D+ Poor Understand some of the core material but not its subtleties, can apply it to simple situations but often needs assistance, evidence that the material has had some change on the way of thinking.
D Minimal Pass Shows some understanding of parts of the material, cannot apply it without some direction, little evidence that the material has changed the way of thinking.
F Failure Little evidence of understanding of even the surface issues, poor analysis and synthesis, inability to apply the material.
Here is the conversion table we use at the U of A for computing your GPA:
Numeric Equivalents
Letter A+ A A- B+ B B- C+ C C- D+ D F
GPV 4.0 4.0 3.7 3.3 3.0 2.7 2.3 2.0 1.7 1.3 1.0 0.0

See 61.6 University of Alberta Marking and Grading Guidelines.]


Any questions or concerns about marks on a particular assignment must be brought to the attention of the instructor or TA within 10 days of its return date. After that, we will not consider remarking or re-evaluating the work. However, clerical errors such as incorrectly computing or recording a mark may be raised at any time prior to 2 working days following the final exam.

Course Materials

There are no required textbooks for this course.


Course Outlines

Policy about course outlines can be found in Section 23.4(2) of the University Calendar.

Academic Integrity

The University of Alberta is committed to the highest standards of academic integrity and honesty. Students are expected to be familiar with these standards regarding academic honesty and to uphold the policies of the University in this respect. Students are particularly urged to familiarize themselves with the provisions of the Code of Student Behaviour (online at www.ualberta.ca/secretariat/appeals.htm) and avoid any behaviour which could potentially result in suspicions of cheating, plagiarism, misrepresentation of facts and/or participation in an offence. Academic dishonesty is a serious offence and can result in suspension or expulsion from the University. (GFC 29 SEP 2003)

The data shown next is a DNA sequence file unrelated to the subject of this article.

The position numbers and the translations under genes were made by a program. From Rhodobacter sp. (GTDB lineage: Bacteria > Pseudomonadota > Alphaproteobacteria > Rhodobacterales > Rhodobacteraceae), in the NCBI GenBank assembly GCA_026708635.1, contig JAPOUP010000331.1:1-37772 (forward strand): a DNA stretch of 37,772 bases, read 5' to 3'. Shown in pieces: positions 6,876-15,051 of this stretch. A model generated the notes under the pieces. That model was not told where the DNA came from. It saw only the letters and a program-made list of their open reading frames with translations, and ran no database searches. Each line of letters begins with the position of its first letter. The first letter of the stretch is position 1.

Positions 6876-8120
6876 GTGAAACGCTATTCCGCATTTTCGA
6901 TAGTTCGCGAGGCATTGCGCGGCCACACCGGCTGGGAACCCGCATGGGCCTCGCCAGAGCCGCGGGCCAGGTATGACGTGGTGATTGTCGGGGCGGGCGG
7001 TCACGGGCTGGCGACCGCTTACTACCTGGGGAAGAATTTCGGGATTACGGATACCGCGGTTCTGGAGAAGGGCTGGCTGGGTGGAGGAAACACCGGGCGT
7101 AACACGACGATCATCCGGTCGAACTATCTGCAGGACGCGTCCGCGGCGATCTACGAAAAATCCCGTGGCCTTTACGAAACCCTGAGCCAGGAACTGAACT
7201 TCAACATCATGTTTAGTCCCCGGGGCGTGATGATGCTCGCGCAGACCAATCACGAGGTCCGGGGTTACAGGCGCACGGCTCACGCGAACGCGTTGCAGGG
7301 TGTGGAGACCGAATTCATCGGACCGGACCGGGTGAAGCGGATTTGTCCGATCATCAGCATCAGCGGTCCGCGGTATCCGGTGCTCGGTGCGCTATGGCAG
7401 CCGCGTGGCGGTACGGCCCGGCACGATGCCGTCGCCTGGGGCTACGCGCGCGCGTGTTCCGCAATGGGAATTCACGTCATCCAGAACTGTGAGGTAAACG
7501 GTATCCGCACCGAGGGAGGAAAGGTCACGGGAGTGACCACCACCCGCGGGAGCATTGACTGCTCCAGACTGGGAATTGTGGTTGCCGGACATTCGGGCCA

Collaboration on assignments is encouraged. Recent studies are begining to show that pair-programming is a very effective way for students to master computing science concepts. My approach is a very pragmatic one. You must always properly acknowledge the sources you used and people you worked with. When you collaborate you should be prepared for an individual code inspection/walkthrough. You should be prepared to explain what every line of your code, assignment, design, documentation etc. does and why you choose to write it that way.

Students may only submit work authored by themselves, or with approved co-authors. Work submitted by a student that is the work of someone else (e.g. another student or a tutor) either in part or in entirety is considered plagiarism. Cases of plagiarism and other forms of cheating are immediately referred to the Dean of Science, who determines what course of action is appropriate. We do not hesitate to send ALL cases of cheating to the Dean's office. Please do not put yourself or us into such an unpleasant situation. Please read the Code of Student Behavior carefully. For up-to-date information, please visit http://www.ualberta.ca/~unisecr/appeals.htm.

Department Policies

Refer to Department Policy to learn about:

  • Collaboration
  • Excused Absences
  • Conditions of Use

University Policies

The University of Alberta policies inlcude, but are not limited to, the following: